The poem was famously illustrated by Gustav Doré in the 1870s and became one of the most quoted ballads in the English language. Images of the crew dying of thirst out at sea (Water, water, every where,/And all the boards did shrink;/ Water, water, every where,/ Nor any drop to drink) and the dead bird hanging around a man’s neck became embedded in the public imagination.

In the 1930s, albatross entered the Oxford English Dictionary as a word to describe an unshakeable burden.

“The indeterminacy of the mariner’s crime makes the story compelling: we don’t know what makes him pick up his crossbow and shoot a bird that the crew has befriended. Some scholars have read the poem as a Christian narrative in which evil is punished by God. Others, more recently, have argued for an environmental context in which mankind is punished for an attack on the natural world,” says Professor Heather Glen of the Faculty of English.

“Or possibly – and this is in keeping with the poem’s deliberately archaic ballad form – Coleridge is suggesting that the shooting of the albatross is a violation of a much more ancient tradition of welcome to the stranger. In the note with which he headed the poem in 1800 edition of Lyrical Ballads, Coleridge announces that it will portray ‘how the Ancient Mariner cruelly, and in contempt of the laws of hospitality, killed a sea-bird; and how he was followed by many and strange judgements’.”

For a short time, Coleridge was a student at Jesus College, Cambridge, where he described himself as ‘a library-cormorant’ greedily devouring as many books as he could. The device of the albatross was suggested to him by his close friend William Wordsworth during a walking holiday. Wordsworth had been reading George Shelvocke’s Voyage Round the World (1726) in which an albatross is shot. Both Cambridge University Library and SPRI have early editions of the book.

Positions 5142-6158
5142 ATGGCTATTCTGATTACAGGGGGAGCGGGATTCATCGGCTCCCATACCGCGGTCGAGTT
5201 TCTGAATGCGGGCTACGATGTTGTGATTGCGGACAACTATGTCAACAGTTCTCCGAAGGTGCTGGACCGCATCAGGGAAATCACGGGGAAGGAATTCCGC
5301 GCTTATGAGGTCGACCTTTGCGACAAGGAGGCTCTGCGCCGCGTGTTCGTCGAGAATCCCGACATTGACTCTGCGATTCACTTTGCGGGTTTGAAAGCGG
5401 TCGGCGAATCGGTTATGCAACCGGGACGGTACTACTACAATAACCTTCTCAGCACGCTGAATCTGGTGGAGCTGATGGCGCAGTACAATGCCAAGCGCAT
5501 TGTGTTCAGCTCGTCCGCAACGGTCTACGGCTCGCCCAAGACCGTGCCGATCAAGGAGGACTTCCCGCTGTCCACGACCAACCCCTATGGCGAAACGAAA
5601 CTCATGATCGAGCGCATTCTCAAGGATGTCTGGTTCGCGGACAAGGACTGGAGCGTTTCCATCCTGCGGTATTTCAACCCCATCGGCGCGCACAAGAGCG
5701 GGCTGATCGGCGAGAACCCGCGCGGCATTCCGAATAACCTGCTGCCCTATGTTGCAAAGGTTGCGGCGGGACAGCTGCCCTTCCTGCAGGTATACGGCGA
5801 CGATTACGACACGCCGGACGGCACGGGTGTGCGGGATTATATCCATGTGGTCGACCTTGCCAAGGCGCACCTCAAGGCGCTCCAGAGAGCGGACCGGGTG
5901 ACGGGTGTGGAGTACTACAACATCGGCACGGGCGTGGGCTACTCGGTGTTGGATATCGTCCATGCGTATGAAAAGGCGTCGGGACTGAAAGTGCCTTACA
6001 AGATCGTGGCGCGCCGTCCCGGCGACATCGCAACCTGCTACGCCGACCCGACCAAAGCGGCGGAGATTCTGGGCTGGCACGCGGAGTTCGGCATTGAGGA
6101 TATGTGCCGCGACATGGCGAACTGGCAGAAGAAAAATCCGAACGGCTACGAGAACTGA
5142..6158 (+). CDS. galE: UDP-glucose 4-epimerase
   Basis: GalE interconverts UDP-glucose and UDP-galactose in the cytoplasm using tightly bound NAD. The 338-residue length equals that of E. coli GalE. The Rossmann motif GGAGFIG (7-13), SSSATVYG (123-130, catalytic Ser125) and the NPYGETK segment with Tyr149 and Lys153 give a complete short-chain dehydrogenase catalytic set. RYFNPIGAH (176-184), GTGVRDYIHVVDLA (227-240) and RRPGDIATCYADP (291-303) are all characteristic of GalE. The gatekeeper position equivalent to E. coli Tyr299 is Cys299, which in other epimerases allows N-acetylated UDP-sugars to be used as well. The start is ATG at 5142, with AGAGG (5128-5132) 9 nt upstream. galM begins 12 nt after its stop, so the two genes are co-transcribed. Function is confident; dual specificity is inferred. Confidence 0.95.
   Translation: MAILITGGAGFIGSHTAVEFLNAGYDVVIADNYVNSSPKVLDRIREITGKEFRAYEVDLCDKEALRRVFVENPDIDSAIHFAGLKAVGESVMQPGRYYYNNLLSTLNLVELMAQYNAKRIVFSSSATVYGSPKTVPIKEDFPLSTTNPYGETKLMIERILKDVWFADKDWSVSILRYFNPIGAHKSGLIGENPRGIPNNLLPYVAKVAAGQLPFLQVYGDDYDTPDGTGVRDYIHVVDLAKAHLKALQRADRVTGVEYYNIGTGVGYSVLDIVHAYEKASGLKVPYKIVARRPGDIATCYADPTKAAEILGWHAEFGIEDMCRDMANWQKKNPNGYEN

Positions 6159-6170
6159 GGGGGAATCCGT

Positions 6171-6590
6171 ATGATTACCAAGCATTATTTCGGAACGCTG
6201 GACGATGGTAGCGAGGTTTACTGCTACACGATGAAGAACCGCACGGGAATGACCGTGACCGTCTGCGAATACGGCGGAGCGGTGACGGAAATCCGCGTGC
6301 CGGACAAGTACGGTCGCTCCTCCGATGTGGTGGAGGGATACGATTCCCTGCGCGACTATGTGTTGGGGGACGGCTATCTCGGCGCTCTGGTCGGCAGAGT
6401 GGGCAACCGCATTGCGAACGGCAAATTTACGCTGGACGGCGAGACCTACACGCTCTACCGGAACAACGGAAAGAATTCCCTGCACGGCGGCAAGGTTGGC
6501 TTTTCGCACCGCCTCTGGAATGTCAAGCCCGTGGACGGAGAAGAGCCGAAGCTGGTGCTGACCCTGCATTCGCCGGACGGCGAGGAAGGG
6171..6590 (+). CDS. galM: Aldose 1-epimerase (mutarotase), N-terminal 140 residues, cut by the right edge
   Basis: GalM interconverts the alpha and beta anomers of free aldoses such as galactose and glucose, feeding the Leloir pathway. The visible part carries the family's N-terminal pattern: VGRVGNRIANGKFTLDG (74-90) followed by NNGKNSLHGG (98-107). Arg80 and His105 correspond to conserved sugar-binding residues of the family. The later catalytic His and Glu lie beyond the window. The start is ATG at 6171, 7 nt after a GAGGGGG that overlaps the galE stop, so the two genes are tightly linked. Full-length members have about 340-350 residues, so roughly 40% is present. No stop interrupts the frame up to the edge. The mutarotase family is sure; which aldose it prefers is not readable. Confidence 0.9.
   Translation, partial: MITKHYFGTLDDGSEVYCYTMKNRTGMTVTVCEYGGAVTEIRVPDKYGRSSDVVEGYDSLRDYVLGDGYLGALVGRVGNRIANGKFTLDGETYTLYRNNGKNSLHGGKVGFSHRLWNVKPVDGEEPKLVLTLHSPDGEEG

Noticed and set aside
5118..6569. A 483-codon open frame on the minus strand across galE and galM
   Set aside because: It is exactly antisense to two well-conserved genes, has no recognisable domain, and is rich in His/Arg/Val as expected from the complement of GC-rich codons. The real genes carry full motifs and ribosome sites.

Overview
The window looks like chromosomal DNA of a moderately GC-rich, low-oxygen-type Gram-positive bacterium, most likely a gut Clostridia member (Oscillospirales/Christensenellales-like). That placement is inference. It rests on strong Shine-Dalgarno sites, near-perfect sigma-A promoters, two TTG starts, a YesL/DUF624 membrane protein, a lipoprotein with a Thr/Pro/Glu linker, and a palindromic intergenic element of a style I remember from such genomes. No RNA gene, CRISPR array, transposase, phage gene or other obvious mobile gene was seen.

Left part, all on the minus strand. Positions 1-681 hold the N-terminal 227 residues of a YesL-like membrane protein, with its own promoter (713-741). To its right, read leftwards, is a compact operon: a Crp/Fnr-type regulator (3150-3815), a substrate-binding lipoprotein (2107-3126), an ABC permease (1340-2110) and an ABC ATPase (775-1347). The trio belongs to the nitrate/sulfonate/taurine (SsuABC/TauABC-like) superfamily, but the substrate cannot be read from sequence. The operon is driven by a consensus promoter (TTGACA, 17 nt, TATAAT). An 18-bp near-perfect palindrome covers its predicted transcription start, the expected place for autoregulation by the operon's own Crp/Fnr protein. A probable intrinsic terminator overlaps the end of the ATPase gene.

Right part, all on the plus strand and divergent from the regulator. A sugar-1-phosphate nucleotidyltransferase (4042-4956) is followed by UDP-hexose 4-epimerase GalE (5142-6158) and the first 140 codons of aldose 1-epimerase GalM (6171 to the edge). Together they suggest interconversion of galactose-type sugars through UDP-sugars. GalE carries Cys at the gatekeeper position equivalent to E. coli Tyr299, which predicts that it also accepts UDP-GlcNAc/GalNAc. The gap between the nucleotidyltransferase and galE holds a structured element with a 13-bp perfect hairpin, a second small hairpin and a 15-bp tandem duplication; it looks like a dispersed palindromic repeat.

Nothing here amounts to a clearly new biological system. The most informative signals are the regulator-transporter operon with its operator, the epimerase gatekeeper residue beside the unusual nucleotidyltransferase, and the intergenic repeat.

Next in the Cambridge Animal Alphabet: B is for an animal that roamed Cambridgeshire 120,000 years ago, provided sport for the inhabitants of Madingley Hall, and became a friend to one eccentric poet at Trinity College.

Inset images: Diomedea melanophrys. Discovery 1901. Black browed albatross, by Edward Adrian Wilson. (Scott Polar Research Institute); Wandering albatross. (Robert Paterson, British Antarctic Survey); Gustav Doré's illustration from Rime of the Ancient Mariner by Samuel Taylor Coleridge. (Cambridge University Library).